Office, industrial and retail space continues to be filled in the Twin Cities even as companies consolidate their space and some retailers close stores.
According to real estate firm Cushman & Wakefield’s biannual Compass report released Wednesday, absorption of multitenant properties in the first half of the year outpaced projections, bringing the area’s vacancy rate to 10.6 percent at the end of June, slightly better than the 10.8 percent vacancy rate reported for the same time last year.
“The market outperformed what we thought it would do in the first half of this year, and it looks like there is momentum to have a very strong second half of 2018,” said Mike Ohmes, managing principal for the Twin Cities office of Cushman & Wakefield. He added, “As you get to this point in a cycle, incremental improvement becomes more challenging.”
Industrial continued to drive results, accounting for 1.6 million of the 1.8 million square feet of space absorbed during the period. About 184,000 square feet of office space was absorbed with only about 500 square feet of retail being filled overall.
The industrial market has been a strong performer in the commercial real estate industry for years. The pace of new construction of warehouses and other industrial space accelerated as 2018 progressed with more than 1 million square feet of new space expected by the end of year, including a 161,000-square-foot industrial building for North Star Sheets in Cottage Grove.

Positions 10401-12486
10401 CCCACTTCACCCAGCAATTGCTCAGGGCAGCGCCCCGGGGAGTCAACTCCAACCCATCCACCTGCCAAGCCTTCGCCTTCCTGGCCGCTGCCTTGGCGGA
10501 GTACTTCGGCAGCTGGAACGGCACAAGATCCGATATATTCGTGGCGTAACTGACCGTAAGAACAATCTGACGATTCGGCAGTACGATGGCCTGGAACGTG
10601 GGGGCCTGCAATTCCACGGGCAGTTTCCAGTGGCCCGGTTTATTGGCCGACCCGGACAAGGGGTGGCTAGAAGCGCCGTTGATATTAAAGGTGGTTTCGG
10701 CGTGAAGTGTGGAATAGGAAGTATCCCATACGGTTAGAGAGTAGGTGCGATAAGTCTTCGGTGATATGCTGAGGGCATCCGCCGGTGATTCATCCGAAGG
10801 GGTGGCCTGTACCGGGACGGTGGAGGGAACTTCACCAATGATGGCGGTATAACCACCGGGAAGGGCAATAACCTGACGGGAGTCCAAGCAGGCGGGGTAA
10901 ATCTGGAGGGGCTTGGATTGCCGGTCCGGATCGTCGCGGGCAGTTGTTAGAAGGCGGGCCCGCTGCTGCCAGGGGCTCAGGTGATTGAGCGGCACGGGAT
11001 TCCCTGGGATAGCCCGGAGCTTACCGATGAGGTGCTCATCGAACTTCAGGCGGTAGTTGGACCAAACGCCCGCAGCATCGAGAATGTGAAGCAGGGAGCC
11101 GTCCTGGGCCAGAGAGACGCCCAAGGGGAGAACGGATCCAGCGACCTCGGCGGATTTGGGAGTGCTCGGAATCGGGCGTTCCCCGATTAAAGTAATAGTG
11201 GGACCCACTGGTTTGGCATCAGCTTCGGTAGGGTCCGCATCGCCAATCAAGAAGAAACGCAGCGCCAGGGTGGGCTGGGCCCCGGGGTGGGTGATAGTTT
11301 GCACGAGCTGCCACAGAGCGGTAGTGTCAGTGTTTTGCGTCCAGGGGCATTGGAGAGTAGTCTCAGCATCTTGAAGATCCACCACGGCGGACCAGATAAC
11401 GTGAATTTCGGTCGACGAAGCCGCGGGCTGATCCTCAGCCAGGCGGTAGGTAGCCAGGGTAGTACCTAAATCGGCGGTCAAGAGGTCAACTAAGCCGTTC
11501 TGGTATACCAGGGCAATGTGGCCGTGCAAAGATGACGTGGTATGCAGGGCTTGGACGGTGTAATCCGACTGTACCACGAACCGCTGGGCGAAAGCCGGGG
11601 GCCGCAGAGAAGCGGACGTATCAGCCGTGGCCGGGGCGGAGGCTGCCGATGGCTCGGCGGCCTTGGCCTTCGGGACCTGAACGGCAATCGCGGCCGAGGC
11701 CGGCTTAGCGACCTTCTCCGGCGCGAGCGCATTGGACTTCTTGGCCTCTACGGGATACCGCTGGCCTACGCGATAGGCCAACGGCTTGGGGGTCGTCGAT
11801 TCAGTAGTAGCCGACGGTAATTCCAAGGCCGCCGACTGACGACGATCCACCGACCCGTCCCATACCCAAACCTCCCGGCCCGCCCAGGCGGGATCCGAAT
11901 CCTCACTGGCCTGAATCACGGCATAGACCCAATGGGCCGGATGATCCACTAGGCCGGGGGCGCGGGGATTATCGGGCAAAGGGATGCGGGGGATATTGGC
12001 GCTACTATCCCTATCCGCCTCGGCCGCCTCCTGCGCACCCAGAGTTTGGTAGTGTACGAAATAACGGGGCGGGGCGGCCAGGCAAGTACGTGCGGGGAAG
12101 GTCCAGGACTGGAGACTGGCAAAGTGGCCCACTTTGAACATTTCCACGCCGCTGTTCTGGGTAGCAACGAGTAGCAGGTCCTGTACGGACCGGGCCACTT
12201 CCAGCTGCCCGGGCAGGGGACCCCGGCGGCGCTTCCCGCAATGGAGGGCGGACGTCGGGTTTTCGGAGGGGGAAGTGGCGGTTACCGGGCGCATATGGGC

The other submarkets are on slightly shakier ground.
The reshaping of the retail landscape continues. Bon-Ton Stores, the parent company of Herberger’s, declared bankruptcy earlier this year — which will result in store closings in the Twin Cities. Toys “R” Us and Babies “R” Us, which also filed bankruptcy, closed their remaining stores. The closings mean chances for new retailers and new redevelopments to backfill the space, Ohmes said.
“There is still expansion that’s occurring, but it’s a different kind of expansion. It’s convenience. It’s discount. … Retail is one of those things where it’s always reinventing itself,” he said.
The office market is stable and steady though users continue to consolidate space to be more efficient, Ohmes said.
“Even though there’s activity and companies are out looking for new office digs, for the most part, they are trying to be smart about it and be as efficient as they possibly can,” Ohmes said.
The report questions if it’s possible that the Twin Cities will experience a “creative office overload” as buildings continue to be renovated such as the former Dayton’s store that is being converted into an office and retail complex.
“It remains to be seen how deep the market is for creative office space and how much rent tenants will be willing to pay for these expensive redevelopments,” the report said.
For the second half of the year, office absorption is projected to remain flat or possibly be negative.
One area in Twin Cities real estate that remains red hot is apartment development. Renter demand is still outpacing supply with apartment vacancies around 2.8 percent. More than 5,500 apartment units are expected to be completed this year.
More foreign investment groups and more relatively new private equity firms are recognizing the Twin Cities as a good investment opportunity as they look to purchase commercial real estate assets as well, Ohmes said.